This is just a small part of our coverage of the world’s largest consumption orgy that is Singles Day. Stay tuned the rest of the week as we prepare for the extravaganza at 11:59 pm, November 10.
It’s that time of the year again. Chinese hand-choppers, online shopping addicts who promise to chop off a hand if they continue to buy things they don’t need, are stuck even tighter to their smartphone, fishing for their favorite goods day and night until their shopping carts are full. People talk about the tricks in getting the most coupons form online retailers. Everyone is lurching around, waiting for the clock to strike zero o’clock on November 11 so that they can throw money at their screens.
The past decade has witnessed the most vigorous development of e-commerce in China and Singles’ Day is no doubt a phenomenon that crowns the milestones of each year. While we are approaching the 9th anniversary of the extravaganza, it’s time to look into the past, present and future of Singles’ Day.
World’s largest shopping festival in nine years
Singles’ Day first originated among China’s young people as something like an anti-Valentines Day, when bachelors or bachelorettes could use as an excuse to get together and have their own funs. Seeing the rise of dedicated shopping days globally, Chinese e-commerce giant swooped in quickly in 2009 to rebrand it into China’s, and now the world’s largest shopping festival.
To put the sheer size of Singles’ Day into perspective for those living outside China: Prime Day, the member-only event of Alibaba’s US counterpart Amazon, recorded sales of $1 billion this year. Black Friday’s sales hit $3.34 billion in 2016, while Cyber Monday booked a record-breaking $3.45 billion.
However, these numbers are nothing compared to the size of Singles’ Day, which hit $17.8 billion sales (GMV) in a single day on November 11th last year. The same number would equal the annual e-commerce sales Spain in 2016. The combined revenue of Amazon Prime day, Black Friday and Cyber Monday only equals 43% of Singles’ Day revenue.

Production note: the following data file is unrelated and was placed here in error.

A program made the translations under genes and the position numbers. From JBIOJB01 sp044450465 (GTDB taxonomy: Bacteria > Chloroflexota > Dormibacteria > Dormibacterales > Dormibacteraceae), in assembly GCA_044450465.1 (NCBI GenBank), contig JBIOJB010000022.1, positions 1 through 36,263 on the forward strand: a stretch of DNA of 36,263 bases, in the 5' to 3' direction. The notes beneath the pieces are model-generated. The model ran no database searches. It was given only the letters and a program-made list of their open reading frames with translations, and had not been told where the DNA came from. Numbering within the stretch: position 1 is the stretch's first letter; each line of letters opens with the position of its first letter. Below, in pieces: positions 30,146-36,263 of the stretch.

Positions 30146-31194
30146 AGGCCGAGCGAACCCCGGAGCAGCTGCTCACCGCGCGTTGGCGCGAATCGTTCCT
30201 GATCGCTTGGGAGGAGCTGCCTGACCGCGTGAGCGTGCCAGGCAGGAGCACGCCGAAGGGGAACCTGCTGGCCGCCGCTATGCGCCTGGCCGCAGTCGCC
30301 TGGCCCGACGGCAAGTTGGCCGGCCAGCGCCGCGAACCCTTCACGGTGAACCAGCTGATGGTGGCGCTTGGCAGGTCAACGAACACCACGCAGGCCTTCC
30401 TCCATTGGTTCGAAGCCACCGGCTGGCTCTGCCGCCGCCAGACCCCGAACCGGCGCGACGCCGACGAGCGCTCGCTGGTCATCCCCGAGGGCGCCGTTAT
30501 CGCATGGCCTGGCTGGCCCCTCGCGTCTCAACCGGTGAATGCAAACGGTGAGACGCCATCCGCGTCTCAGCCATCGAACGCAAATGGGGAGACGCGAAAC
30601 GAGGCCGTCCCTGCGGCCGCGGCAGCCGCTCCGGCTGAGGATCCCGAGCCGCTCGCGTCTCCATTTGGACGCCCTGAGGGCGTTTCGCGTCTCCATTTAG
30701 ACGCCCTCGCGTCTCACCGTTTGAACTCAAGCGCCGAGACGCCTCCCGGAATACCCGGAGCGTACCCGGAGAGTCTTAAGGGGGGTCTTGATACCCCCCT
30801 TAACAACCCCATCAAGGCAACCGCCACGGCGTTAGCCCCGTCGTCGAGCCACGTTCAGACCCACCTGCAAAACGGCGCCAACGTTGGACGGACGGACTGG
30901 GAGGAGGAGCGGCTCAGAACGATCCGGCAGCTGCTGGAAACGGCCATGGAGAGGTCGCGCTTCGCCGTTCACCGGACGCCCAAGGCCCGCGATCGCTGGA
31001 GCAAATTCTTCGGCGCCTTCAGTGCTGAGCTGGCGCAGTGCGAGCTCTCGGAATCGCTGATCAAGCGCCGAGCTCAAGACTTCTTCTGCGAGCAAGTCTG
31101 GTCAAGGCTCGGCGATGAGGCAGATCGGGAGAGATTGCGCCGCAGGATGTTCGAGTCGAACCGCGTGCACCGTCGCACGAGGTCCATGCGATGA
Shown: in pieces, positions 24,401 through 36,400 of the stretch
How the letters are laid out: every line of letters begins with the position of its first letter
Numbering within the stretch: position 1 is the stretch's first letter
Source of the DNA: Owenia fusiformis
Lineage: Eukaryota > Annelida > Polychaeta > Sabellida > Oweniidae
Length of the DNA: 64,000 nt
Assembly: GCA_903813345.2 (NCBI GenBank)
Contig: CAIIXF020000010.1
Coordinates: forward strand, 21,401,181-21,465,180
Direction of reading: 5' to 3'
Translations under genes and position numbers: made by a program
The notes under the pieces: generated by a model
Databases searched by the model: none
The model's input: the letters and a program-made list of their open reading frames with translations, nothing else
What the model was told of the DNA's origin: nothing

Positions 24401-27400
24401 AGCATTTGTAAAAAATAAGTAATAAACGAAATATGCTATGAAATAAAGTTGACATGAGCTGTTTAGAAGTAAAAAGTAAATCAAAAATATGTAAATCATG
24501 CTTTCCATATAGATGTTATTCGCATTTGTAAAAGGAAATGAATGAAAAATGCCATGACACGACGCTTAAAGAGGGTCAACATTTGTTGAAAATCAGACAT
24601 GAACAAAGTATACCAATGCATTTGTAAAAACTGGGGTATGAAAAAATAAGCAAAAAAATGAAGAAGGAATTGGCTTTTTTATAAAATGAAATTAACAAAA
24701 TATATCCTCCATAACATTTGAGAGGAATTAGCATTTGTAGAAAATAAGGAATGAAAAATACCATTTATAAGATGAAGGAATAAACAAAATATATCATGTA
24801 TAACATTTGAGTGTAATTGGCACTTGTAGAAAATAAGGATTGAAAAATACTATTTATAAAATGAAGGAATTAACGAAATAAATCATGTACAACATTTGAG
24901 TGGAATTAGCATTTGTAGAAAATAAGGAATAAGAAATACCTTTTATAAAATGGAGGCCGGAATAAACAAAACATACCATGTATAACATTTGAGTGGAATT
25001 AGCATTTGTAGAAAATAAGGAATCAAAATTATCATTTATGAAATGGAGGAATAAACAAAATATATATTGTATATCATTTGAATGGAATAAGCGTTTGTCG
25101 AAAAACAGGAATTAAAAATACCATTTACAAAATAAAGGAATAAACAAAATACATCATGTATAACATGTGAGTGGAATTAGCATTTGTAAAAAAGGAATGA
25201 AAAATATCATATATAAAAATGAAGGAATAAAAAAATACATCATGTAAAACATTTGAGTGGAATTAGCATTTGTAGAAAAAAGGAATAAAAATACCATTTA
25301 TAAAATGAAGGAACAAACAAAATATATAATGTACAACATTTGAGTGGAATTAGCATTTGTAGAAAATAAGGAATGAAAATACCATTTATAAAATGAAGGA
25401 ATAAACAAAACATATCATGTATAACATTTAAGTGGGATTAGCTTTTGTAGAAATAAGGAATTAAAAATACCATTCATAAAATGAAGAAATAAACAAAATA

What’s more impressive is that it’s only the spending tally on Alibaba’s marketplaces. Alibaba is the trendsetter for Singles’ Day, but the Chinese e-commerce juggernaut is far from being the single power behind the shopping festival culture in China. Other e-commerce competitors like JD have joined to take a piece of the pie.
What to expect this year?
Singles’ Day is continuously breaking its own records since its inception. “Each year, while we celebrate another record-breaking 11.11 after the 24-hour shopping spree, we are also beset by the problem of how to outperform ourselves and deliver greater experiences next year,” Daniel Zhang, Alibaba Group CEO said at the launch event of this year’s Singles’ Day.
This is perhaps the same question that lingers in the minds of millions of customers, sellers and investors. After accomplishing an “impossible mission” of $17.9 billion sales in 2016, what is Alibaba’s goal for this year, and more importantly, how it’s going to realize it?
Even larger scale spree in partnership with global brands and supply chains
Singles’ Day, now officially dubbed the 11.11 Global Shopping Festival, has evolved from a 24-hour online sale into a 24-day festival season celebrated both online and offline. Consumers around the world will enjoy promotions and offers from more than 140,000 brands and 15 million product listings.
For Chinese consumers, who are increasingly aspiring for quality products and a wider range of choice, more than 60,000 international brands will be available to them across the Alibaba marketplaces. Participating brands include Adidas, Bose, La Mer, L’Oréal, Mac, Mattel, Mondelez, Nike, P&G, Shiseido, Siemens, Unilever, Uniqlo, Wyeth, Zara, and more.
In addition, to bring overseas quality brands to local customers, Alibaba is also pioneering a new initiative to lead the globalization of 100 Chinese brands, with a focus on the Southeast Asian markets at the initial stage.
Free shipping will be introduced to ten countries during this year’s Festival to extend the global reach, mainly through its logistics affiliate Cainiao.